Monday, July 6, 2015

Tuesday Poem - 'The Mitchells' by Les Murray


I am seeing this: two men are sitting on a pole
they have dug a hole for and will, after dinner, raise
I think for wires. Water boils in a prune tin.
Bees hum their shift in unthinning mists of white

bursaria blossom, under the noon of wattles.
The men eat big meat sandwiches out of a styrofoam
box with a handle. One was overheard saying:
drought that year. Yes. Like trying to farm the road.

The first man, if asked, would say I'm one of the Mitchells.
The other would gaze for a while, dried leaves in his palm,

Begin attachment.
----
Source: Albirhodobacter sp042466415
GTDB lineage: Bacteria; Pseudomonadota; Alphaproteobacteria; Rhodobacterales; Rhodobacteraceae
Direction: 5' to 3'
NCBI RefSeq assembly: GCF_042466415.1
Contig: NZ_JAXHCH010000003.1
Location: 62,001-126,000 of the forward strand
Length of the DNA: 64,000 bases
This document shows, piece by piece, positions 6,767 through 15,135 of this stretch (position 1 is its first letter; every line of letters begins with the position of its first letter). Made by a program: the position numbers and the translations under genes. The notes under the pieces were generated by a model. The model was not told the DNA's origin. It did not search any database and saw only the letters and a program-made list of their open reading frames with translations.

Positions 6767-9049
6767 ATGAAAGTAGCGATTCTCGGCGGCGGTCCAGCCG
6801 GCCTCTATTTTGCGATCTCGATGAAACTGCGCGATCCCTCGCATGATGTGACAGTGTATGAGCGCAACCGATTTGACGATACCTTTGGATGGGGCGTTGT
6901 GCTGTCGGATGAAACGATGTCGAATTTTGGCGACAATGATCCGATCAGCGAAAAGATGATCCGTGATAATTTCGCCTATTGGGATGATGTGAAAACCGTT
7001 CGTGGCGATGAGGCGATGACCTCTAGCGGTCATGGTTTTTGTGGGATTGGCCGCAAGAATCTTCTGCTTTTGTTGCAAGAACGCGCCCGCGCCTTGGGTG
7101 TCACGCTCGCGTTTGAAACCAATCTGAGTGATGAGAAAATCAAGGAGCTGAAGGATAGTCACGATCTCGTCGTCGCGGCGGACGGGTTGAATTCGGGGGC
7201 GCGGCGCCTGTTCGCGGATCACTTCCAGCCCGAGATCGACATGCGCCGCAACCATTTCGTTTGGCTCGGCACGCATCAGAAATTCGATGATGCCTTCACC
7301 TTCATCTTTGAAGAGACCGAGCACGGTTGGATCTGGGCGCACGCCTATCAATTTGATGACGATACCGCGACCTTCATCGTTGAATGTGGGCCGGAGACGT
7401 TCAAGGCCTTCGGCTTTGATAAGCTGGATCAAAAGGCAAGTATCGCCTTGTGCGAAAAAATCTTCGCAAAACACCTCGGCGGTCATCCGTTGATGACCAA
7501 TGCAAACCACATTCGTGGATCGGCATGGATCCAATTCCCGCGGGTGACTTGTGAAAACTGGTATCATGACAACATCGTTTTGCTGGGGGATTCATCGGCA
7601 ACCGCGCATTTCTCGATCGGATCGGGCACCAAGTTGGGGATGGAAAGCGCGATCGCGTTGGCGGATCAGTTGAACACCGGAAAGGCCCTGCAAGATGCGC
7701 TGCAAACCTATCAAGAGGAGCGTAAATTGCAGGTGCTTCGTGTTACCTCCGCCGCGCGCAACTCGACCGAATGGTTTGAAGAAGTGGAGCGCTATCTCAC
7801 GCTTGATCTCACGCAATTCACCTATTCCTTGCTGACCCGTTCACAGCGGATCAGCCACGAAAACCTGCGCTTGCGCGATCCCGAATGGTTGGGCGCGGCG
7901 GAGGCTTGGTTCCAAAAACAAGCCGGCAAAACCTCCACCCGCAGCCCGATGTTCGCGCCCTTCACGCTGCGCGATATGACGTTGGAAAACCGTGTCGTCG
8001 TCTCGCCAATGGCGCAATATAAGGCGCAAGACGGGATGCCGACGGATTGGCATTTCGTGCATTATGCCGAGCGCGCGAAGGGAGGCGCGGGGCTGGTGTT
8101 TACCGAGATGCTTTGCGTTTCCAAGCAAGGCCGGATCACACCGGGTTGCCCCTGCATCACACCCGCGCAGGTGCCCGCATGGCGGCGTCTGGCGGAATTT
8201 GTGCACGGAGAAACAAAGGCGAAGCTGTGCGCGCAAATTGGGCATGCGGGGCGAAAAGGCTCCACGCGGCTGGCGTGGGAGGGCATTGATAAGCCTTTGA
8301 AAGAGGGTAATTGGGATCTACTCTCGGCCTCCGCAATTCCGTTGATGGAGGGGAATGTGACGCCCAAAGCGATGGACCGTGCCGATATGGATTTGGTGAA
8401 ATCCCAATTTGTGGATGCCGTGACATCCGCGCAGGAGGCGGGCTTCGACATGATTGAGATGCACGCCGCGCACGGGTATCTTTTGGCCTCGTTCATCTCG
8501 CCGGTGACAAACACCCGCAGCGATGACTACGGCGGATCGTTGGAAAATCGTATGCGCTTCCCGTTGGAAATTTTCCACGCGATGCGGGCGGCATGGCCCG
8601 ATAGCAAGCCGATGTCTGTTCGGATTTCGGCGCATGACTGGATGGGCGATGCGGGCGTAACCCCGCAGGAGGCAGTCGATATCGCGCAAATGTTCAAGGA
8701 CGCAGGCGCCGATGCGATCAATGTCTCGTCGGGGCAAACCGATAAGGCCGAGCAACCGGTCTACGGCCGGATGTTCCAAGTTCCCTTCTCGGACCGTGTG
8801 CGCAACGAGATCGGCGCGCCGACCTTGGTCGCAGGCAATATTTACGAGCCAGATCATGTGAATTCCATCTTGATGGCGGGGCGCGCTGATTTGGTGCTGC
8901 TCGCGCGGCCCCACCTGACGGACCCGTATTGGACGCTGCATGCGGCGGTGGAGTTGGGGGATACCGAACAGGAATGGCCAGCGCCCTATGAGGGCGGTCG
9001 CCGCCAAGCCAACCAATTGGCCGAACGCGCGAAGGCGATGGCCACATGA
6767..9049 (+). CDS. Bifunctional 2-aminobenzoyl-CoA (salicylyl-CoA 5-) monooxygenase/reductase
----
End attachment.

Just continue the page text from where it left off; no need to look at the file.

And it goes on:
and looking up, with pain and subtle amusement,

say I'm one of the Mitchells. Of the pair, one has been rich
but never stopped wearing his oil-stained felt hat.
      Nearly everything
they say is ritual. Sometimes the scene is an avenue.

I invested in a copy of 'The Best 100 Poems Of Les Murray' (Black Inc)
because I was curious to see which ones he had picked. I didn't always
agree with him, I thought he had left out some corkers. (Aphrodite Street,
for instance). But I agreed with him about this one, it has to be in my top ten.


  1. under the noon of wattles gorgeous

  2. I can hear those men talking when I read it - and see them too. His poetry is so vivid!